We are not nearly testing enough number of people to know where we are on the curve. There’s a chance that the infection is already rampant.
In 2016, non-communicable diseases (NCDs) contributed to 66 percent of the total deaths in Nepal. For the United States, this number stood at 88 percent and for OECD countries it was 87 percent. It is a feature of the developed world that NCDs be their greatest challenge and a feature of ours that children in remote villages like Jajarkot die every year from communicable diseases such as diarrhea. When our country cannot even at times provide access to adequate amount of Jeevanjal and paracetamol, it would be quite naïve to expect them to deliver a vaccine efficiently and uniformly—if and when that arrives.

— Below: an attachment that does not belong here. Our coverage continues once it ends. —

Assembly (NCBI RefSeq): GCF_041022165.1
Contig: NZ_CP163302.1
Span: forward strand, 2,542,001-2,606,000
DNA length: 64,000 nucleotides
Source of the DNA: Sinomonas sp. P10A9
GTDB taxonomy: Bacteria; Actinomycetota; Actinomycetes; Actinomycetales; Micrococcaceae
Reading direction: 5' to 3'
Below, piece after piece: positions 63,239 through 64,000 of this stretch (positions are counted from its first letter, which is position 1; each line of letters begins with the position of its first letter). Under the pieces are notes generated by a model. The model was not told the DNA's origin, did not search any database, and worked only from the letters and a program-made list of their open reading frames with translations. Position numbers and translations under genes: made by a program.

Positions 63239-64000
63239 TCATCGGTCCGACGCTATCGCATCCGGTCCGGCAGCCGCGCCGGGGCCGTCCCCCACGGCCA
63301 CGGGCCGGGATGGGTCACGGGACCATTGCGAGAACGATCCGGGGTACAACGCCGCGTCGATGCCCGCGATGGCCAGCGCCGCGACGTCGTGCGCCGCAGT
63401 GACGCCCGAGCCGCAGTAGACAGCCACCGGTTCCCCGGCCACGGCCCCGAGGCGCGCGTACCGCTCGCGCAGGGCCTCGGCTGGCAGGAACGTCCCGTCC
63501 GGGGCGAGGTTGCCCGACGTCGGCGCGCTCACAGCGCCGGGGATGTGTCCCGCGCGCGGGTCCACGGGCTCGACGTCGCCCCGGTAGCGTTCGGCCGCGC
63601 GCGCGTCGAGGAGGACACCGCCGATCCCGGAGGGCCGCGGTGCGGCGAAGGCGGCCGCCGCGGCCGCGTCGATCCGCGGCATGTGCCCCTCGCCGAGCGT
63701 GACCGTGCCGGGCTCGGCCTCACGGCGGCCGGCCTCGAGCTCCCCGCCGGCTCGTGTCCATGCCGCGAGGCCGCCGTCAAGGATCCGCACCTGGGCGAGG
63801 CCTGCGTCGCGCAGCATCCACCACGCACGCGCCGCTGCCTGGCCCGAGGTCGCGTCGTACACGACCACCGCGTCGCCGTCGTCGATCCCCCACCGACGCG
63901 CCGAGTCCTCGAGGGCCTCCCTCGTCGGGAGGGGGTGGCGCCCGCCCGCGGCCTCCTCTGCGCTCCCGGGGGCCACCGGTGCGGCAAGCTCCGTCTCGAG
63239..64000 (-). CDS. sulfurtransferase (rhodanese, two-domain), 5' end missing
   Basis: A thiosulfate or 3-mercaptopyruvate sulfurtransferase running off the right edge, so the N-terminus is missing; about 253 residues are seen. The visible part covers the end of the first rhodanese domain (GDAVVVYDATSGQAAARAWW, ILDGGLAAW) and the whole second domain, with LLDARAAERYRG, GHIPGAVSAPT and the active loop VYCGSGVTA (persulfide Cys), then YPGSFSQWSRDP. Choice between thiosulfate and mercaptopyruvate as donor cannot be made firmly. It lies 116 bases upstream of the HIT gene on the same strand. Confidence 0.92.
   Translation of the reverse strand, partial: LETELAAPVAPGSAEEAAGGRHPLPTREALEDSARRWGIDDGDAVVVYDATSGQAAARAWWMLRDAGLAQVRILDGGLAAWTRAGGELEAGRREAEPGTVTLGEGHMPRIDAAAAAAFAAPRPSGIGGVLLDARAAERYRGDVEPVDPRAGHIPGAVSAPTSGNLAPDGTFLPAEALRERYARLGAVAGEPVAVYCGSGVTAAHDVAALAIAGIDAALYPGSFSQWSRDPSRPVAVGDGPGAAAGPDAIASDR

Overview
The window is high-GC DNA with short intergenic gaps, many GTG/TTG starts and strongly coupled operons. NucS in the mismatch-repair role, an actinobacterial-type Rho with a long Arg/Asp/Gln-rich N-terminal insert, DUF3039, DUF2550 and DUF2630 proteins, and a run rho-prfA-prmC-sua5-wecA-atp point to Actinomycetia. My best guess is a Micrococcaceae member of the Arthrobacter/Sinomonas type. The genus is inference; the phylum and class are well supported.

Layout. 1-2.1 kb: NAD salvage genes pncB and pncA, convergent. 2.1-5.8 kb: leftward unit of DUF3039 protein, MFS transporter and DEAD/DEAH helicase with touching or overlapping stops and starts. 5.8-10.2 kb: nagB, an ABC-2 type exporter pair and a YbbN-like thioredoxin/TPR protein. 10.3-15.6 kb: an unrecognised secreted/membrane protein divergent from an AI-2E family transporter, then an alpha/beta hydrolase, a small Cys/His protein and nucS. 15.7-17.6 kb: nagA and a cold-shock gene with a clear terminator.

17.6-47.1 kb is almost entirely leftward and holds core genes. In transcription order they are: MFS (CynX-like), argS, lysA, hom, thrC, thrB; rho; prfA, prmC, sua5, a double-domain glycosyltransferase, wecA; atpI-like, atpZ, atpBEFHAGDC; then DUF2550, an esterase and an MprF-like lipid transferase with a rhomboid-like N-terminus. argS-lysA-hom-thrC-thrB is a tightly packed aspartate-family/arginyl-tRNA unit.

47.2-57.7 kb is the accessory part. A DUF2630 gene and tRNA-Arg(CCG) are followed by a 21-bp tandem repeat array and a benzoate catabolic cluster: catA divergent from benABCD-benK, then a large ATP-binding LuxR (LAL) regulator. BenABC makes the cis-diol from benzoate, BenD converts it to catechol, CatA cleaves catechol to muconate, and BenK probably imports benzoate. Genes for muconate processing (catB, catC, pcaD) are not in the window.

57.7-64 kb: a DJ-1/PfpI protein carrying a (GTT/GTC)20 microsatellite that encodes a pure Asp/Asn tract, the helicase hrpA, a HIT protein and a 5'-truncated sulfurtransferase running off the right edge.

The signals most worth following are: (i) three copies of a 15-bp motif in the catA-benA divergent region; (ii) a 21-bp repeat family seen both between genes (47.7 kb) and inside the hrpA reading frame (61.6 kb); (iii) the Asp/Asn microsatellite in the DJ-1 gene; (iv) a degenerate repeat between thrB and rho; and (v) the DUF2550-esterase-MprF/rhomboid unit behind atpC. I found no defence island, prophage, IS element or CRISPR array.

Until then, and even after that, given an effective vaccine—depending on the country of origin—need only be 50 percent effective, cases will continue to be seen. This brings us to the issue of lockdowns and the basis of it. The daily press briefing from the Ministry of Health and Population provides us with different types of statistics with which an individual could inform their judgment. The only problem is that, statistics without proper interpretation merely takes the appearance of facts and comes without the benefit of it. The general consensus is that a lockdown isn’t a feasible long-term solution. But nevertheless, lockdowns, if strictly enforced, might help prevent overcrowding of valuable health care resources. Over the next few months, our governments—and that is plural given that we are a republic—will have to go back and forth when it comes to easing and tightening restrictions. But there is this danger that such decisions will be guided by total number of additional cases alone. This does not come as a surprise as the total is always the most easily comprehensible statistics available and it is the politicians’ wisdom making the decision. When putting statistics into context, a good starting point is analyzing data in proportions or ratios. Now the MOHP does provide a few of those—some directly, some requiring derivation—but they are seldom emphasized, or rather they take the backseat to other headline worthy numbers. One of such proportions is the percentage of total tests that come out positive.